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Celebrating Illustration, Design, Cartoon and Comic Art of the Mid-20th Century

Gustav Rehberger: Tough Guys and Manly Men

Friday, November 02, 2007

In a 1988 interview in Southwest Art magazine, Gustav Rehberger's long-time friend Ben Stahl called Rehberger "one of the two or three greatest draughtsmen of [the 20th] century."

"After seeing so many incompetent artists touted in all the magazines," lamented Stahl, "it seems damned unfair and short-sighted that a talent like his goes unheralded and unsung."


The public may not have known Gustav Rehberger as well as some other illustrators of the 40's, 50's and 60's, but clients in the magazine, advertising and film industries were certainly well aware of the artist.

In 1959 he illustrated a campaign for Marlboro consisting of six ads. I can't imagine any other artist who could have portrayed the look of the tough guy more emphatically.


Rehberger had already worked on ad campaigns for a great variety of national clients by that time, including Abbot Labs and Amoco, Dupont Textiles, Sheraton Hotels and the United States Treasury, among others.

All the while, Rehberger was also working for Hollywood. Between 1953 and 1976, Gustav Rehberger created advertising and promotional art for films like "Helen of Troy"...


"Moby Dick"...


"The Defiant Ones"...


and the NBC Television series, "I Spy".


In all Rehberger worked on 29 film and television productions. Pamela Demme, Rehberger's widow, graciously supplied the photos below of an unused painting from the 1961 production, "One-Eyed Jacks", starring Marlon Brando.


Beginning in 1972, Gustav Rehberger began teaching at The Art Students League in New York City. One of his former students who contacted me wrote, "his hair was long and wild (in the back)and gray, and he always smiled... I never saw him angry or down."


Speaking about her late husband's 21-year-long teaching career at Art Students League, Pamela says, "His students adored him. I agree. He was a master draughtsman and a great teacher. He could teach a lamp post to draw! "


And in an interview in the summer 1975 issue of The Illustrator magazine, Rehberger offered this advice to the aspiring young artist:

"Learn the basic truths thoroughly in order to become strong and able to express yourself in any direction. Many young artists want to be free too soon, before building up reservoirs of knowledge to tap. This kind of unequipped freedom will lead, sooner or later, into an artistic nothingness and make the artist wish he had learned his lessons well."


"I find there is all the freedom in the world within the laws of artistic truth."

* You'll find all of today's images in my Gustav Rehberger Flickr set.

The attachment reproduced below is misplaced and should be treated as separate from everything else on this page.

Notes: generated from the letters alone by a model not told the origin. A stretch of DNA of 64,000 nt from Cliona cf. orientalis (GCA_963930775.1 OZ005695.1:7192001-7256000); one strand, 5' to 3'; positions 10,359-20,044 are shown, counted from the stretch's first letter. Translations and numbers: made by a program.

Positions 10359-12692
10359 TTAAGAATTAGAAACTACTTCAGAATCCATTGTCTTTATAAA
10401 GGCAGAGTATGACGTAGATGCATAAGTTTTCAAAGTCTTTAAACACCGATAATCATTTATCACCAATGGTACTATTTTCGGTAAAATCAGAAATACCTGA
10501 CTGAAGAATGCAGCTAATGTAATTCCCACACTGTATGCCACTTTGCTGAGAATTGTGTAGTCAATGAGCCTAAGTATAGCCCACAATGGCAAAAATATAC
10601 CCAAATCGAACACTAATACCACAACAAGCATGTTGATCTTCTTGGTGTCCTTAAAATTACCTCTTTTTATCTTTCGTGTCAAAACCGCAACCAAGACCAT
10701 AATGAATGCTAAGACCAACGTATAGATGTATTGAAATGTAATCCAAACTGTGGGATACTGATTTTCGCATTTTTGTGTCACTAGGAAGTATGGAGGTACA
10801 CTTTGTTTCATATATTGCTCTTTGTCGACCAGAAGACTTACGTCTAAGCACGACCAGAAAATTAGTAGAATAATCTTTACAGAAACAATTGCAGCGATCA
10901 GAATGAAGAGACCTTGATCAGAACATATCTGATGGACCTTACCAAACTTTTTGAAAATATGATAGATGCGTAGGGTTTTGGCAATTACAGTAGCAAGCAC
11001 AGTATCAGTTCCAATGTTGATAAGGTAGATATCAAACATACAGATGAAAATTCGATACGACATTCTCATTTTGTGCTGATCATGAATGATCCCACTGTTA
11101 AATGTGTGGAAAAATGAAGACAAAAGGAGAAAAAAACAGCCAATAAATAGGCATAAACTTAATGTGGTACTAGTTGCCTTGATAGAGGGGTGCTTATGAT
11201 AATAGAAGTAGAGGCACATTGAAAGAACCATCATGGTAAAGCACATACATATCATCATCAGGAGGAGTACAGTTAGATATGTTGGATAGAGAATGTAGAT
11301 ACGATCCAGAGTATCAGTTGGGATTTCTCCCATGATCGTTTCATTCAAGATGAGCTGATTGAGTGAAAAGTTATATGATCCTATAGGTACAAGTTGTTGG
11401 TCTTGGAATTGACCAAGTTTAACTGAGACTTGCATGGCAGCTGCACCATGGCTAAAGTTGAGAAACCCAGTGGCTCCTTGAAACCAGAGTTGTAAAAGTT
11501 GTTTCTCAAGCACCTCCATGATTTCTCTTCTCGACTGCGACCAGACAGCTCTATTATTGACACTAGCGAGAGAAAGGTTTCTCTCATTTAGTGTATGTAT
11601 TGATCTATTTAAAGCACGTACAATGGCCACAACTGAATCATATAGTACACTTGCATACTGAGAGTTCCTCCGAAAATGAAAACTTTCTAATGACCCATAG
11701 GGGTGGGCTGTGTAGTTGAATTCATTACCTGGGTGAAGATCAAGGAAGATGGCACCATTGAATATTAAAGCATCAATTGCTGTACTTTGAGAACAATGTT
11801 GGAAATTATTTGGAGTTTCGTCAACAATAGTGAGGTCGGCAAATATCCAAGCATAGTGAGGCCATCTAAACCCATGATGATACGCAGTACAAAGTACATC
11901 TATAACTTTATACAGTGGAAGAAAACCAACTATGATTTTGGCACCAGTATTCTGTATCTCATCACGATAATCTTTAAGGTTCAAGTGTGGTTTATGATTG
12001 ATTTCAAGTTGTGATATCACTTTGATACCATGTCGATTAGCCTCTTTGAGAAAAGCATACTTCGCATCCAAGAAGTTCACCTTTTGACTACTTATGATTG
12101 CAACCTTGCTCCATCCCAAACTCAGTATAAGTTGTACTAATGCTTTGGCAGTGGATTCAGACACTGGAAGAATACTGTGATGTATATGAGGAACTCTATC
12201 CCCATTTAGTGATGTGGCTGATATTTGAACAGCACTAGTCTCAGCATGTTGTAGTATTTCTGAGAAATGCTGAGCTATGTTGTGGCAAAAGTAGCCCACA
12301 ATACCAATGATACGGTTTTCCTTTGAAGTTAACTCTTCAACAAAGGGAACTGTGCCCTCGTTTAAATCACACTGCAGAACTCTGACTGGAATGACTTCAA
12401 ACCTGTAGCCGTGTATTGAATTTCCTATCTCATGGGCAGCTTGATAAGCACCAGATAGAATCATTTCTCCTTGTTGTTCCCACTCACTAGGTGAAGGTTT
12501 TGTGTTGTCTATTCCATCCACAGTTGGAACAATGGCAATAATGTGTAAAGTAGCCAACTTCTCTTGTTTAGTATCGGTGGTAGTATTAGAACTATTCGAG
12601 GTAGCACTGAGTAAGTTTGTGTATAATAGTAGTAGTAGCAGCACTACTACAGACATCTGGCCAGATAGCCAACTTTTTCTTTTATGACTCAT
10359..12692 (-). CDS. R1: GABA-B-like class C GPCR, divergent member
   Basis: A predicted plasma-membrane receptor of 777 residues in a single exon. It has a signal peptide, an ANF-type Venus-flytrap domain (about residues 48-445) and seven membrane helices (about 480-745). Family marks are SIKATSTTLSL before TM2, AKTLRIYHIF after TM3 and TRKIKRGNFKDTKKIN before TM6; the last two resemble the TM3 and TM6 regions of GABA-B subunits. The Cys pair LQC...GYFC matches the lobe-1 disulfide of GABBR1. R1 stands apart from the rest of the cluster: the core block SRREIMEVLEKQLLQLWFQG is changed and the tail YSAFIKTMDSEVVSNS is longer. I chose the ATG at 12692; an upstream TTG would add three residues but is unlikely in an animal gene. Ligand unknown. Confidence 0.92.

9 comments

  1. After all these years of TI I just came to the question of why is it that many of the color illustrations that I've seen tend to have cool highlights and warm shadows?

    =s=

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  2. An excellent week of postings, Leif, with a lot of interesting information about a strong and colorful personality in the arts. Once again, we are in your debt for the work you do.

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  3. Matt Doolin11:07 AM

    Great choice with the Gustav postings. I am so glad to have seen his work. Thank you!

    ReplyDelete
  4. Wowwww! He did that legendary painting for "The Defiant Ones" movie poster as well as the "I Spy" promo art?? Fantastic!!

    And is that really a stick going through that guy's butt?? Quite an unusual approach to teaching anatomy but one I guess I'd better heed.

    ReplyDelete
  5. Thank you all for your comments!

    Shane; could it be that my scanner is poorly calibrated...? I have no idea.

    David; I really appreciate hearing that. As for being in my debt, don't worry about it for now. One day I may ask you to help me dispose of a body. I hope I can count on you.

    Matt; you're welcome :-)

    Les; Yes. And yes.

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  6. Dude, in thanks for these illustrations, I'll bring the sack for the body....

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  7. I was honored to have been his monitor at the Art Student's League. for a year in the 80 and study with him for 5 years. A great and under appreciated artist.

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  8. When my mother (1912 - 2001) was in third grade in Chicago, Illinois, she and Gustav were the shining "artists" in the class. The teacher would award 1st, 2nd, and 3rd prize each week for the best artwork, and he and she (Lucille Larson) would alternately receive the 1st and/or 2nd place prizes. So, I have always followed his work. He also did a beautiful series of "Sacred" illustrations that appeared in Family Circle Magazine in the 1960's. I love his ability to convey the muscles and movement! Thanks for this blog, but when I try to sign up, it says "Website not available."

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  9. I took his class at the Art Students League way back I think after I had graduated from High School. I remember a demonstration he did, I didn't understand everything he was saying back then but I was amazed at the results on the paper and the memory staid with me many years latter- I understand it now. He also had a great sense of humor.

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